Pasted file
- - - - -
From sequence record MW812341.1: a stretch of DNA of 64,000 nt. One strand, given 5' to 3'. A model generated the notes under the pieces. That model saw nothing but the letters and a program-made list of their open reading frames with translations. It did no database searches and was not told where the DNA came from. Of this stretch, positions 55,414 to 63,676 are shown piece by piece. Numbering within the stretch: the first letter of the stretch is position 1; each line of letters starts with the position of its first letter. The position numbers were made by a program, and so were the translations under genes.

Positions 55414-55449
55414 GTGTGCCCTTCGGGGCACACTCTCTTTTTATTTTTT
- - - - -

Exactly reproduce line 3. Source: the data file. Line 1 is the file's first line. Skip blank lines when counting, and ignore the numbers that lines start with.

55414 GTGTGCCCTTCGGGGCACACTCTCTTTTTATTTTTT